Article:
I've been running production loads on everything from EMC VMAX to NFS mounted NetApps. I've yet to see the oft referenced issues with respect to NFS and storage. As I said above ... a decade or more ago there were issues but I've not seen them in my consulting practice since before 9.2.0.4 and that was a very long time ago.
  • 8. Re: NFS vs ASM as storage - which is better. considerations.
    BillyVerreynne Oracle ACE
    Currently Being Moderated
    Daniel, the problem is IP. It is a very slow and very clunky wire protocol suite for use as a storage protocol.

    RFC5661 (Network File System (NFS) Version 4) specifically states that UDP must not be used and TCP is mandatory. TCP has inherent latency and overheads. UDP is faster (less overheads), but stateless without error correction.

    The IP MTU size for standard Ethernet is 1500 bytes. Which is tiny. If your disk block size is 2K, it means 2 Ethernet packets are required and space wasted in the 2nd packet, per data block.

    Add to this that Ethernet is typically deployed as a shared medium - and that storage packets will vy for bandwidth with the packets from applications, mail, web surfing, etc.

    Yes, this can be addressed in some respects by using dedicated Ethernet infrastructure - or configuring QoS classes on routers to run storage protocol packets via the RT (real time) diff serve queues. But these are not addressing the root problem - that Ethernet and IP were never designed to serve as an I/O fabric layer.

    FCoE (running Fibre Channel protocol over Ethernet) is another way that the industry is trying to address this. But 10Gb Ethernet itself fails to compare with the Infiniband roadmap, with existing Quad Data Rate (QDR) speeds of 40Gb.

    Infiniband is designed as a I/O fabric layer with protocols like RDMA (Remote Data Memory Access) and SRP (SCSI RMDA Protocol). Port-to-port latency from one Infiniband QDR port to another QDR port can be below 70ns (as used by NYSE for example). In Exadata, that is likely between 100 to 300ns.

    I/O scalability is critical with RAC.

    For example, we run SRP with 65Kb MTU frames over an old SDR (Single Data Rate/10Gb) Infiniband infrastructure for a 9 node development RAC, to 2 storage servers that are physically mirrored via ASM.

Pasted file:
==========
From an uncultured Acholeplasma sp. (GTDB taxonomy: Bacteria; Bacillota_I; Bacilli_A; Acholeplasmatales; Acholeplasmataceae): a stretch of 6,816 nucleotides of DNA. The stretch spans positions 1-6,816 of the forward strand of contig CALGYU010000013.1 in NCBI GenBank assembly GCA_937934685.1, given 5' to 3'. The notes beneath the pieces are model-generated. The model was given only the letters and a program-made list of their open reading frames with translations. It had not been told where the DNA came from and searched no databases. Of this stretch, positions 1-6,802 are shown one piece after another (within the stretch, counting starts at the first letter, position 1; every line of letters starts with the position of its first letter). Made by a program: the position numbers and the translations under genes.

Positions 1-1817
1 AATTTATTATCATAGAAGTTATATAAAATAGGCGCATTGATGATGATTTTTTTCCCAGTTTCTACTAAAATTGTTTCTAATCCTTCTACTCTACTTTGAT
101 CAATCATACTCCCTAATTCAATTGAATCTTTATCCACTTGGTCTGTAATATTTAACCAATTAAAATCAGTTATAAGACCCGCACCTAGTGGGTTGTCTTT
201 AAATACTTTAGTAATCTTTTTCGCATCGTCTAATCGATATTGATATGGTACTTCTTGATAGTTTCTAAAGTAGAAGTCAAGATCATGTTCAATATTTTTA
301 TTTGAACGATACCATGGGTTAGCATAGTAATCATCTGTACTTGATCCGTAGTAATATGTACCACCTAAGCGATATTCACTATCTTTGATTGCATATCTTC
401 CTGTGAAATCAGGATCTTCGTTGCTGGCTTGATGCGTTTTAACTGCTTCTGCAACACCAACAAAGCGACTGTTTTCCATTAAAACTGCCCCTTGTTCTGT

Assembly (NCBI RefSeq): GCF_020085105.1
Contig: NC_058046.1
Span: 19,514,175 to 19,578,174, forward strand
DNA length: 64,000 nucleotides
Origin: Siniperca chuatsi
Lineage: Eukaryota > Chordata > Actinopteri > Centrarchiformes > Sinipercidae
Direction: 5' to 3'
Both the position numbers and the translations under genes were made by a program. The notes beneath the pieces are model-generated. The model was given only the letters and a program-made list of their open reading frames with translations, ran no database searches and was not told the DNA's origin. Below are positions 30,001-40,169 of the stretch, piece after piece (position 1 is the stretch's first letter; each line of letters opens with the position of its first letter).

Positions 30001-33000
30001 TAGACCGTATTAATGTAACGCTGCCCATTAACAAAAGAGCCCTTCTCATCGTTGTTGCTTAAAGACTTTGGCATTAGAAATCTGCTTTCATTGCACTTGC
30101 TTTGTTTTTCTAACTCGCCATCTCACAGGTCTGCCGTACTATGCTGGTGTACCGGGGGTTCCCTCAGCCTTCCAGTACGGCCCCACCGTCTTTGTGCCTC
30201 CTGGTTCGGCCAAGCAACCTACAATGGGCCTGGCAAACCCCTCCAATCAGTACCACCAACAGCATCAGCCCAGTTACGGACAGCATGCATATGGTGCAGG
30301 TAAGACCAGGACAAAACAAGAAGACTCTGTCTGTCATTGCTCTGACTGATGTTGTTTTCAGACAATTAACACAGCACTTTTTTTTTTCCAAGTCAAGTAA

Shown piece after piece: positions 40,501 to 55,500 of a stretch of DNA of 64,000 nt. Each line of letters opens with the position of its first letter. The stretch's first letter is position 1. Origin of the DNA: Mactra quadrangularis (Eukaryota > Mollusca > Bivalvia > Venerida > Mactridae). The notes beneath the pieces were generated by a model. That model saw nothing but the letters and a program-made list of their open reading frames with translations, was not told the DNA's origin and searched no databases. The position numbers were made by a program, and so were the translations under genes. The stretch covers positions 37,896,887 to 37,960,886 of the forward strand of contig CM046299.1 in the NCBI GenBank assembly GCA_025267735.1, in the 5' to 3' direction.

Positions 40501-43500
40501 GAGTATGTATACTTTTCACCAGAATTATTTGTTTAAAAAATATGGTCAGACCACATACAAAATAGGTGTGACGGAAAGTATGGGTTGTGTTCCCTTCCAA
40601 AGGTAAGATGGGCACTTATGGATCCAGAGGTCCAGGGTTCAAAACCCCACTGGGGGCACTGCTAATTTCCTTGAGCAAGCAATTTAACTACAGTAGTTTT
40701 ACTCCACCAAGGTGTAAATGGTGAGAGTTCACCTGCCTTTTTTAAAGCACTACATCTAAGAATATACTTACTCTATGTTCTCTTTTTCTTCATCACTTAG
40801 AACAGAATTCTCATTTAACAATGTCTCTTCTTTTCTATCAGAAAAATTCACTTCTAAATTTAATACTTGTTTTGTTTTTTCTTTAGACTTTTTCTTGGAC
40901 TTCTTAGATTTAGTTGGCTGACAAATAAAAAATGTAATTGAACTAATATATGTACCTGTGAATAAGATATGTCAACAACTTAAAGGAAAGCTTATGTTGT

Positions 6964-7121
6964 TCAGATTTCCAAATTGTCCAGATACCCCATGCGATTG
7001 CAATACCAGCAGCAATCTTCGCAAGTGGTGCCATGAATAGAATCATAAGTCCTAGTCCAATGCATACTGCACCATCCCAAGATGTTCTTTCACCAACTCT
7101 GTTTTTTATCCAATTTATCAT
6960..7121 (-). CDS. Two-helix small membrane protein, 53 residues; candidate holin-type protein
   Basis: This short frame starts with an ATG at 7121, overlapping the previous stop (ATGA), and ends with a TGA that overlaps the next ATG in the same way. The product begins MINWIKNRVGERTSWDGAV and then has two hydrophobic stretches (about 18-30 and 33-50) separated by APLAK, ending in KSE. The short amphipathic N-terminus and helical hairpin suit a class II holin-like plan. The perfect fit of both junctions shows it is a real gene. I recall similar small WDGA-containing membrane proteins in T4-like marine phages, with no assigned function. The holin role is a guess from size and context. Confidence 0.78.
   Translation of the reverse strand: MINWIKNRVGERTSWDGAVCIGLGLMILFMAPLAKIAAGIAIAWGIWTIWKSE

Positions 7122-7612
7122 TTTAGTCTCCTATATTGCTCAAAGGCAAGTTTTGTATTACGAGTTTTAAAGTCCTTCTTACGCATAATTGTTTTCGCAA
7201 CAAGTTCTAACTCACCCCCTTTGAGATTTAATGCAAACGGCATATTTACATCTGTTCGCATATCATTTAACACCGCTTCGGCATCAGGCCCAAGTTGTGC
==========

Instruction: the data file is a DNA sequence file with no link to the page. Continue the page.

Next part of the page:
I honestly do not see how (Ethernet-based) NFS can compete in this respect. But then we also process huge volumes of data on our production RACs. Tue for example was the busiest day this week so far. We saw 42,138 rows/sec insert rate of base data into a RAC for that day (rows that in turn need to be processed using selects, with merges and more inserts into other tables). Thus my views are based on really pushing the I/O fabric layer pretty hard.
  • 9. Re: NFS vs ASM as storage - which is better. considerations.
    BillyVerreynne Oracle ACE
    Currently Being Moderated
    damorgan wrote:

    And from my experience everyone is pretty much in your bucket ... they have an existing corporate SAN so they use it. What they often don't realize is that that corporate SAN, almost always EMC, is giving poorer performance than they would get with ZFS or NetApp with a substantial financial savings to the organization. ASM is great ... but shared SANs leave a lot to be desired in most, not all, cases.
    Agree with the basic sentiment on SANs. Overpriced. With performance issues.

    What often happens is that FC ports are "oversubscribed". 6 x 4Gb FC connections from servers could go into a single 8Gb FC port on the SAN switch. Which means that despite your 24Gb combined I/O pipe from your servers into the host switch, that is effectively scaled down to a single 8Gb pipe into the SAN.

    Part of the problem is FC technology IMO. And there are better SAN-type solutions that are based on Infiniband instead. But then vendors with hidden agendas, are creating a lot of FUD around Infiniband and its use an I/O fabric layer.

    However, one only has to look at Exadata (a fairly cheap solution to put together ito h/w infrastructure) to see that Infiniband based storage systems are very capable - and can be significantly faster and more scalable than FC-based SAN (or IP-based NAS).
  • 10. Re: NFS vs ASM as storage - which is better. considerations.
    BillyVerreynne Oracle ACE
    Currently Being Moderated
    piotrtal wrote:

    i didn't want to talk about redundancy and performance because
    - we can always have external redundancy on physical storage device which should be easier to maintain and performance better.
    Not true. Performance and scalability are directly related to the architecture you use. You cannot fix I/O performance by, for example, getting faster disks - as the problem could be latency in getting that data block from the disk shipped to the database server's memory.